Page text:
Torrey Benware ’13
Secretary of the Navy White House and Congressional Liaison Office
Wheaton major in International Relations and French
Currently lives in Alexandria, VA
"Wheaton prepared me for life in D.C. and life in the Navy, and helped build me into a better communicator."
Since graduating from Wheaton, Torrey Benware ’13 has lived and worked all over the world. He interned for both Representative Randy Hultgren and Senator Mark Kirk and worked for the U.S. Chamber of Commerce in Washington, D.C., completed Officer Candidate School at Naval Station Newport in Rhode Island, and worked on the Navy ships USS Fitzgerald and USS Shiloh, while based in Yokosuka, Japan.
A Surface Warfare Officer with the U.S. Navy, Benware now serves as deputy director for the Secretary of the Navy White House and Congressional Liaison Office at the Pentagon.
“My life after Wheaton has been a wide and varied course,” Benware says. “Wheaton taught me how to approach each new challenge with confidence and faith.”
While at Wheaton, Benware participated in student government, co-led an informal student fitness group, and double-majored in International Relations and French, which he says all equipped him well for his future roles with the Navy, which he applied for in 2013.
“My International Relations studies at Wheaton prepared me to understand the ongoing conflicts in the South China Sea and on the Korean Peninsula,” he says. “My studies in the French department also inadvertently helped me when I moved to a new country. While I never expected to live in Japan after Wheaton, the same practices I used to study and learn French came in hand while learning enough Japanese to get around.”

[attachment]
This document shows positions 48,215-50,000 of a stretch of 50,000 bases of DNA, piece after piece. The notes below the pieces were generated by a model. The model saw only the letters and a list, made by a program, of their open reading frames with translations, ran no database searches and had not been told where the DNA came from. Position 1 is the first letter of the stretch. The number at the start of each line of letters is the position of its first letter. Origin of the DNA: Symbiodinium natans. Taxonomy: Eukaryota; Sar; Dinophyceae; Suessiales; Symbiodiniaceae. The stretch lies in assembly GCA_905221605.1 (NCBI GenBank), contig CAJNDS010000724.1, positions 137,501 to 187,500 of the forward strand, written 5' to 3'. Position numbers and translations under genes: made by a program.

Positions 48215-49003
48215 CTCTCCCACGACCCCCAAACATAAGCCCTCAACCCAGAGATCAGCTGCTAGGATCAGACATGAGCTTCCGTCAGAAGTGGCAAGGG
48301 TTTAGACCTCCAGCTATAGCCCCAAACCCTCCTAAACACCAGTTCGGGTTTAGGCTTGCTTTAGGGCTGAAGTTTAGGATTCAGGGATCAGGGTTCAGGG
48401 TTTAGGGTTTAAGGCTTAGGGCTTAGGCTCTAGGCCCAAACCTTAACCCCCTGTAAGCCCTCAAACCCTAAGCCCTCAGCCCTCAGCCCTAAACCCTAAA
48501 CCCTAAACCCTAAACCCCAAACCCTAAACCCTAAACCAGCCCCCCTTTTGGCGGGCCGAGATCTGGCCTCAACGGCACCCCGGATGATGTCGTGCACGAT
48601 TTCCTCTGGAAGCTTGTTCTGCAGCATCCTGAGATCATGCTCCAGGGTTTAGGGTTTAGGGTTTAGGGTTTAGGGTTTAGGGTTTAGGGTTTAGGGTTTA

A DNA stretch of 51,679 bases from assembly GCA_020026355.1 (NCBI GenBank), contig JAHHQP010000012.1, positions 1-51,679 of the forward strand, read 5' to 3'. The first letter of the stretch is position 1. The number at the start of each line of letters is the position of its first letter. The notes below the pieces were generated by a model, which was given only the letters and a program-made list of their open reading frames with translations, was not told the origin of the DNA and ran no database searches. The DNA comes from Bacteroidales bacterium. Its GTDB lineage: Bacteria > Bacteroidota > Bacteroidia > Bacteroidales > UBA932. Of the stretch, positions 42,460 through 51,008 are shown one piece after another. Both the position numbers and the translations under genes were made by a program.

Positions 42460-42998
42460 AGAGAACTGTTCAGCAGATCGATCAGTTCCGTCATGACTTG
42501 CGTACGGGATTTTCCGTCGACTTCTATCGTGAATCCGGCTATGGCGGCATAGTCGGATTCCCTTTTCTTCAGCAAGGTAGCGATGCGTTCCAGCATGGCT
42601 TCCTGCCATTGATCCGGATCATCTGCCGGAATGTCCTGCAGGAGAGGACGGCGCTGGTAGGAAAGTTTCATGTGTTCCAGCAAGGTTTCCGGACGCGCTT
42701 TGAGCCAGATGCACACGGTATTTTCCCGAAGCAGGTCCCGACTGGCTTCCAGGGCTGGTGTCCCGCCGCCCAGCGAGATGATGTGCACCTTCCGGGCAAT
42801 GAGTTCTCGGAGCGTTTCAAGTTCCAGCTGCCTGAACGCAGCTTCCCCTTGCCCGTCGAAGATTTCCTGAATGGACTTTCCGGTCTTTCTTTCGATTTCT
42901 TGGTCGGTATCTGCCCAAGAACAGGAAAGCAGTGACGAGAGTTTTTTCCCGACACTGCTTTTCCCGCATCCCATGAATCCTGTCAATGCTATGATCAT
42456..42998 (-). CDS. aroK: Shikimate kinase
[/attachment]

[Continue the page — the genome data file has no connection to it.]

But he says his liberal arts training really kicked in when he was wrapping up his time on the USS Shiloh. His work on the Ticonderoga-class guided-missile cruiser was going to culminate in a six-month training certification and ship-wide inspection—two tasks that no fleet had ever attempted at the same time.
Benware was chosen to head both projects, and as the Shiloh began its work-ups for future deployments, he began creating a massive schedule, which he adjusted daily as he coordinated with hundreds of other crew members, Navy officials, trainers, and inspectors. “I think that is where my liberal arts education came in handy,” he says. “I found it easier to grasp the basics of a wide variety of topics and could work out which events had conflicting or congruent requirements.”
His ship passed both the certification and the inspection on schedule and on the first try. After this success, the Navy transitioned him into the job he has today.
Here he works to communicate important information between the Secretary of the Navy and Members of Congress and between President Trump and the citizens who write him regarding Navy matters.
“Wheaton prepared me for life in D.C. and life in the Navy, and helped build me into a better communicator.”—Hannah Frankl